Learning Today to Steward Tomorrow
Lake Forest Open Lands Association in Illinois has long emphasized environmental education. Since its founding in 1967, it has acquired or reserved over 800 acres that it has restored and now maintains for the benefit of the community. In keeping with the belief that education is a key to maintaining community support over the long term, Lake Forest Open Lands has for many years provided a conservation element to the science curricula of local schools. They have also offered a summer day camp for kids in grades pre-K through 6. And in 2009 they launched the Center for Conservation Leadership (CCL). This novel initiative provides more sustained programming to students who have shown an interest in nature and the environment, but are not yet ready for, or do not have access to, internships at some of the major conservation organizations
Fostering Tomorrow's Leaders
CCL has developed a curriculum that is designed to foster the conservation leaders of tomorrow by empowering the youth of today with a practical understanding of conservation issues through experiential learning. In establishing CCL’s mission, Lake Forest Open Lands also reached beyond Lake Forest, an affluent north shore suburb of Chicago, to include students from an economically and socially diverse range of neighboring communities in Lake County. The concept of environmental stewardship is no less relevant to urban dwellers than it is to suburban or rural residents, and it is vital to establish a strong conservation ethic in all communities.
Each year, CCL provides a group of 15 to 20 ninth and tenth grade girls and boys with a comprehensive exposure to the concept of environmental stewardship. Its one-year certificate program begins with a three-week trip to several sites in northern Wisconsin, where the students get an introduction to hands-on field research. In addition to working alongside scientists from universities and other conservation organizations, the students engage in team-building
and leadership exercises as they make friends with peers from very different backgrounds. The trip includes hiking and camping, kayaking on streams and rivers and a day aboard a research vessel on Lake Superior. For some CCL students the trip provides their first opportunity to participate in nature, rather than just observe it.
From Distance Learning to Practice
During the following school year, CCL arranges a series of workshops that introduce the students to social aspects of conservation. These include learning about conservation professions, implementation of sustainable technologies and reconciling issues of environmental justice. The culminating element of the CCL program is the stewardship project. To put environmental leadership into practice, the students conceive, design and conduct conservation-oriented projects that affect the lives of citizens in their own communities. CCL pairs each student with a volunteer adult mentor, who serves as a guide and general resource to the student for the project. After carrying out their stewardship projects during the school year, the students make formal presentations at a certificate ceremony in May.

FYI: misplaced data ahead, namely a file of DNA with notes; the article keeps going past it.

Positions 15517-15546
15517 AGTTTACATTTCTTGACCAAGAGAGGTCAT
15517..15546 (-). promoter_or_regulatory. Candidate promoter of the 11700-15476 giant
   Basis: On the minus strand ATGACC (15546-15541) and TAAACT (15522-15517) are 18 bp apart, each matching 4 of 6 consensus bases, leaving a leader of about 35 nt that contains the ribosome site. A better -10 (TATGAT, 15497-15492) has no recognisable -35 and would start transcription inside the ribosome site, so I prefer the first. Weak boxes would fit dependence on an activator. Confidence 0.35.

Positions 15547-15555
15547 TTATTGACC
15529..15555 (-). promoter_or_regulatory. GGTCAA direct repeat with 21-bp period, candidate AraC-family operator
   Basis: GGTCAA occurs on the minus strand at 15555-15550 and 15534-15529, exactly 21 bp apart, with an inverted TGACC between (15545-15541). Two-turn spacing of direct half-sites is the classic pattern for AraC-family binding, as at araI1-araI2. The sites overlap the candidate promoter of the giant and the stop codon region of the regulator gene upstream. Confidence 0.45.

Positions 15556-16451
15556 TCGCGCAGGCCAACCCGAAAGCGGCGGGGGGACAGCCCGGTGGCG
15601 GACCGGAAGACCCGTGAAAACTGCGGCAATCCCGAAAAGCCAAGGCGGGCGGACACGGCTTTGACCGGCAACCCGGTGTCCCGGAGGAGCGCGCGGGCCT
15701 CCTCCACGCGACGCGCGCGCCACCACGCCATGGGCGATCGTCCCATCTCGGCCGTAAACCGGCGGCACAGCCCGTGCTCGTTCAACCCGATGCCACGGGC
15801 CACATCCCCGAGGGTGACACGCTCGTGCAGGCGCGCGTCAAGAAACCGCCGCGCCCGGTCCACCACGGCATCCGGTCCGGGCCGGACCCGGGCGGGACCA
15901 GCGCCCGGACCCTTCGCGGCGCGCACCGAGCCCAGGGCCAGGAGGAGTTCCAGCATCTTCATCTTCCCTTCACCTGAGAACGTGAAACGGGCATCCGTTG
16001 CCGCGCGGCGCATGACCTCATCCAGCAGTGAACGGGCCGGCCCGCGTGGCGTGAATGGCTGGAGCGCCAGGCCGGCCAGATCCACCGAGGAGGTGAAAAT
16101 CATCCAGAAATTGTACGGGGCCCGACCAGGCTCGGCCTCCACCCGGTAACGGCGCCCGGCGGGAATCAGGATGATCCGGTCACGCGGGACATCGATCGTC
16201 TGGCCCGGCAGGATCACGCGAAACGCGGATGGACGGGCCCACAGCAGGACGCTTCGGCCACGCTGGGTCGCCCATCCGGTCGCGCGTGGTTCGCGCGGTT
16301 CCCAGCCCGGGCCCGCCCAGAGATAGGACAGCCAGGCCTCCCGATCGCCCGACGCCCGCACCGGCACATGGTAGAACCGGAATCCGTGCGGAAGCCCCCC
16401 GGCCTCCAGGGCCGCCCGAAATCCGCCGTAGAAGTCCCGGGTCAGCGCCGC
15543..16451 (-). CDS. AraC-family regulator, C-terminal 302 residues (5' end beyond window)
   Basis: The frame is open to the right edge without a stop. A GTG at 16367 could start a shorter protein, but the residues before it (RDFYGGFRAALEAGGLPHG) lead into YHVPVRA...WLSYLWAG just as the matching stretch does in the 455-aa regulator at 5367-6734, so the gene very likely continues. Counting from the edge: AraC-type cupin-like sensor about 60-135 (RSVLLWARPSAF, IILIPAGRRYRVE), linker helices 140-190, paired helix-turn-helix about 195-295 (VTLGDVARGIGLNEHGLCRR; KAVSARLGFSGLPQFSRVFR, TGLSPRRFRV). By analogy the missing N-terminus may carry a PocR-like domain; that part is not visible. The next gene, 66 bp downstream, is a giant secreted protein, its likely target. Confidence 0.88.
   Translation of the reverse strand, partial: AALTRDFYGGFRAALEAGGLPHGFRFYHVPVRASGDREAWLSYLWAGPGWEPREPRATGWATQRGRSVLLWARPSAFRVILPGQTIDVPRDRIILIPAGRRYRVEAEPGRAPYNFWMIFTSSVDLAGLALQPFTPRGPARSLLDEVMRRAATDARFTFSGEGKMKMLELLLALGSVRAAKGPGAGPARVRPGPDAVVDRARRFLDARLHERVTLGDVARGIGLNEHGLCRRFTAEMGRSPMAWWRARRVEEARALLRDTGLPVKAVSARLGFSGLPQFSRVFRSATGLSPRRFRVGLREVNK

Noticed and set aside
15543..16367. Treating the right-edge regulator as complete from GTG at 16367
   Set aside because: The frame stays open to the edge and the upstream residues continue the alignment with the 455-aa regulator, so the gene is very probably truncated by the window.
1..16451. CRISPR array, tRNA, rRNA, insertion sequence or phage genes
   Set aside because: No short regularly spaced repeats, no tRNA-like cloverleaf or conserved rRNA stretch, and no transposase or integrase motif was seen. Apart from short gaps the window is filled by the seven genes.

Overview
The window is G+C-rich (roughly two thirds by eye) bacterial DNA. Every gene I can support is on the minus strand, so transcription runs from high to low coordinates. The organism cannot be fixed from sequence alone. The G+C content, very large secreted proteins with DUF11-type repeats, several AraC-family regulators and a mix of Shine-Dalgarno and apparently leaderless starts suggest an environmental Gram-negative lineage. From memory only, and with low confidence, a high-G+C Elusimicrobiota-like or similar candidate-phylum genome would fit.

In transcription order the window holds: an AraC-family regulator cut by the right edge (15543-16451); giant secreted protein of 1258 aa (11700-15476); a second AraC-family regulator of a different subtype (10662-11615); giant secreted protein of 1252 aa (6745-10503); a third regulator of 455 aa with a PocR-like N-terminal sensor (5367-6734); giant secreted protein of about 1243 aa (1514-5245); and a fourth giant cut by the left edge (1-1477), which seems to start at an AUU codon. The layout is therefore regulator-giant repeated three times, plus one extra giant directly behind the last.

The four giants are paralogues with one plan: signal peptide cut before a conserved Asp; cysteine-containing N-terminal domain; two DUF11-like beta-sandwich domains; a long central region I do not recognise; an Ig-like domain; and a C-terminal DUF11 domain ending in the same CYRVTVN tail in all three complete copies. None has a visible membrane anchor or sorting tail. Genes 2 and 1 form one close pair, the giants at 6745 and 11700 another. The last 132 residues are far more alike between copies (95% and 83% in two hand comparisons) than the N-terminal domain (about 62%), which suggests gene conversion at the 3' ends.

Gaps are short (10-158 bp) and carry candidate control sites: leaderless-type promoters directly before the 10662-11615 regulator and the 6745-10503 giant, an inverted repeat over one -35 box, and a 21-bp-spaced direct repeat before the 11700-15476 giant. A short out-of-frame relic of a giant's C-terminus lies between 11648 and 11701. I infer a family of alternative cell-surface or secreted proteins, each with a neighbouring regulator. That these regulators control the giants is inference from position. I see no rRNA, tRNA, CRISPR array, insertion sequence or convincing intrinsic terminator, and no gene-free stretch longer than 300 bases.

A high percentage of CCL graduates choose to work for Lake Forest Open Lands the next summer as field interns. These interns take a five-day environmental study trip to a different region, where they meet and share ideas and experiences with local students. This year’s group participated in a conservation exchange with the Edisto Island Open Land Trust in South Carolina, a collaboration forged at last year’s Land Trust Alliance Rally.
Improving the Community
The stewardship projects have been very successful in engaging the students in concentrated efforts that have led to real environmental improvements to their communities. In a range of clean-up projects, CCL students have:
- Recruited schoolmates, family, friends and neighbors to clean parks and reclaim abandoned lots for recreation;
- Organized a panel of environmental speakers for an in-school workshop;
- Built and installed nesting shelters for waterfowl;
- Conducted a population study of a declining snake species; and
- Obtained a grant for a school to install a permeable walkway made of recycled glass that eliminates rainwater runoff erosion.
Applying Their Skills
While the CCL program specifically addresses environmental responsibility, it provides students with a set of skills and experiences that will serve them in many ways throughout their lives. The projects require students to:
- Engage in feasibility analysis and long-range planning
- Collaborate with peers
- Coordinate with people in their communities
- Communicate effectively with adults
- Make and fulfill commitments
- Craft presentations and practice public speaking skills
The Center for Conservation Leadership provides a “high touch” program and reaches out to find committed students who will make the program a truly reciprocal experience. CCL uses a growing network of school, after-school and church program advisors to help find students in diverse communities, and the program’s graduates are proving to be enthusiastic recruiters. CCL requires a small tuition contribution from students, but the great majority of the program’s costs are covered by a mix of corporate and foundation grants and individual donor support. Seeing the students’ presentations as well as evidence that the students are continuing to pursue conservation programs after CCL, the grantors and donors are pleased that their support is making
a long-term difference.
CCL continues to fine tune its curriculum, build awareness in its target communities and expand its funding base. On the strategic front, CCL is
looking farther afield to find like-minded organizations with which it can
network and set up exchange programs in other regions.
Editors: Sheila McGrory-Klyza and Christina Soto
Photos: Susie Hoffmann, Lake Forest Open Lands Association